The Loop

Two new energy bars for your golf bag

March 18, 2015

The problem with most energy or meal-replacement bars is perception—people think they're healthy alternatives to eating whole foods. In short, they're not. NOT. EVEN. CLOSE. Most are overloaded with sugars, toxic chemicals, cheap chocolate, genetically modified organisms and gluten.

For example, one extremely popular chocolate-covered energy bar contains maltodextrin, fructose, dextrose, GMO wheat and soy protein isolate. To say any food containing these ingredients is a "healthy alternative" to a whole-foods meal is laughable.

"The chocolate in these bars can also create health problems, because commercial processed chocolate is laden with harmful ingredients," says nutrition expert Lisa Sulsenti (@drlisasulsenti).

That being said, two new bars on the market are trying to actually live up to their healthy reputations.


No Cow Bar__ ($30 for a pack of 12, is a dairy-, soy-, and gluten-free product that has 20 grams of protein from plants and nuts and only 1 gram of sugar (from stevia). It's also low in calories (170 per bar) and packed with dietary fiber (about three-fourths of your daily requirement). The only knock on No Cow is that it's not the most appetizing. The "blueberry cobbler" did not invoke thoughts of grandma's house. But I'll gladly sacrifice gourmet taste for more nutrition.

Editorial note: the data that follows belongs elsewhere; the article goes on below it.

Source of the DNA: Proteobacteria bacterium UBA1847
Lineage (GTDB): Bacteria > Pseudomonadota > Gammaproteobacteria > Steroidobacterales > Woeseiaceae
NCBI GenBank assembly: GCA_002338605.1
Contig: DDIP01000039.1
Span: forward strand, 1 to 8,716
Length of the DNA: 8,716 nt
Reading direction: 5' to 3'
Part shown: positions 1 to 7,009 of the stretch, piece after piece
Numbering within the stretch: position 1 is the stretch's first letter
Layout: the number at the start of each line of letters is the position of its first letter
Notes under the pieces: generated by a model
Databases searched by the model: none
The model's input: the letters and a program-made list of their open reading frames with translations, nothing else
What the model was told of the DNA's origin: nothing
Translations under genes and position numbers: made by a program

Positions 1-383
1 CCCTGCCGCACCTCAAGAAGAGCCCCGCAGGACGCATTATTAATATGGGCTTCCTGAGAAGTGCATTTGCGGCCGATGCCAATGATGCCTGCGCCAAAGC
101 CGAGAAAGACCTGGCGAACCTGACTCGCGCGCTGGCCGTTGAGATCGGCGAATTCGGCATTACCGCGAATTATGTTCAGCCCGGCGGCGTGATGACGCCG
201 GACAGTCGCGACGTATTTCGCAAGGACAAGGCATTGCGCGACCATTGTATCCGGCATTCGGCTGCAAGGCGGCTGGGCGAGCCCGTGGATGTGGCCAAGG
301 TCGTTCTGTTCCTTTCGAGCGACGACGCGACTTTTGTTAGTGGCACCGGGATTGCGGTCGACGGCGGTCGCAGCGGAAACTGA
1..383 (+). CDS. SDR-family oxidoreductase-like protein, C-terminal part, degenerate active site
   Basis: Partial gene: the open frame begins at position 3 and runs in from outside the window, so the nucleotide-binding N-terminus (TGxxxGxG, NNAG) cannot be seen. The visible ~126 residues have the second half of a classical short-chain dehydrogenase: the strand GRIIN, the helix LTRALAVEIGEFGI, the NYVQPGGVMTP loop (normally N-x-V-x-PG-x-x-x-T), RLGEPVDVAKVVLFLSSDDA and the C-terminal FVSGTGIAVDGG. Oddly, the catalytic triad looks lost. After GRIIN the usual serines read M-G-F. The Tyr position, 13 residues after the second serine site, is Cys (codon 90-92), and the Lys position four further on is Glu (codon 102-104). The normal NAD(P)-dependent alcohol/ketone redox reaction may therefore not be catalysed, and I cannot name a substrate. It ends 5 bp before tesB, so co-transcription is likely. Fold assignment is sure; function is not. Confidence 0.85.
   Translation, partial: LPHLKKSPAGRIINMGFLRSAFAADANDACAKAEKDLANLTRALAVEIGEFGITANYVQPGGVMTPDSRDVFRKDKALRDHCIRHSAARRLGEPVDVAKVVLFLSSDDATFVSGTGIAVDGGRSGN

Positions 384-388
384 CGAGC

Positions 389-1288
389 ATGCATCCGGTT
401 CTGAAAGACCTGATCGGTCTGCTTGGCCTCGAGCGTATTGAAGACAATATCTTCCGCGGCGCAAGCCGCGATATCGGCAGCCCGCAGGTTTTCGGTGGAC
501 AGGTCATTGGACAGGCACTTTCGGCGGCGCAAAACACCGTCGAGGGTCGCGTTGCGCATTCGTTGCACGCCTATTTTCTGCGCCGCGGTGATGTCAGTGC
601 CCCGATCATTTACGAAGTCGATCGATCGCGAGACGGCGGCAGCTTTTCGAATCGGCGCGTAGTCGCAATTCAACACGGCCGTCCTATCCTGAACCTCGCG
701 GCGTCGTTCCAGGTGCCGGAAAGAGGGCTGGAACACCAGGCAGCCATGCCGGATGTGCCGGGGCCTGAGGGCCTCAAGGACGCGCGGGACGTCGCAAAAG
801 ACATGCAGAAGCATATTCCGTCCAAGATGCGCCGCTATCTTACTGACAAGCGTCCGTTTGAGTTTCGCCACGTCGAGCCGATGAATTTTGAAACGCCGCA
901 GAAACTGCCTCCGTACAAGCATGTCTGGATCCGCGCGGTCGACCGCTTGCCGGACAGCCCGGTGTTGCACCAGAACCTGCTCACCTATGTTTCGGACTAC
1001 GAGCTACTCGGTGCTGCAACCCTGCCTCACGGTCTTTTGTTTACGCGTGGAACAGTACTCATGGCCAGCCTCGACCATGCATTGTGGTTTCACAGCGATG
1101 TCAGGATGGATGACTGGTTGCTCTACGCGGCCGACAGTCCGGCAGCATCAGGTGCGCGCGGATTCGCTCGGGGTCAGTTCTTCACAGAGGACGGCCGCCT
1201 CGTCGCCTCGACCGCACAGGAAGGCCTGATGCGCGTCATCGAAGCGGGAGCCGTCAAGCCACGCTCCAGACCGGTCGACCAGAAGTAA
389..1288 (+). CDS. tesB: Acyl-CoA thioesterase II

The other newcomer is from Omnibar ($39 for a pack of 12, These bars have a higher sugar content (8 grams per bar) than No Cow, but are made of entirely natural ingredients. For example, the cranberry-rosemary bar contains ground beef, dried prunes, almonds, dried sweet potatoes, oats, flax seed, sugar, salt, cranberry concentrate, apricot concentrate, garlic powder and onion powder. That's it. It has 9 grams of protein and 3 grams of dietary fiber. As far as taste, Omnibar would probably fall under the category of "acquired." We sampled the cranberry-rosemary, chipotle-barbecue and mango curry in the office and all three fell short of tasty. The chipotle-barbecue was my favorite, and very reminiscent of beef jerky with a softer, easier-to-chew texture. I can't say I'd want to eat these bars all the time, but in a pinch on the back nine, they're a heckuva lot better choice than most meal-replacement bars, and certainly better than a hot dog.

Ron Kaspriske is the fitness editor of Golf Digest.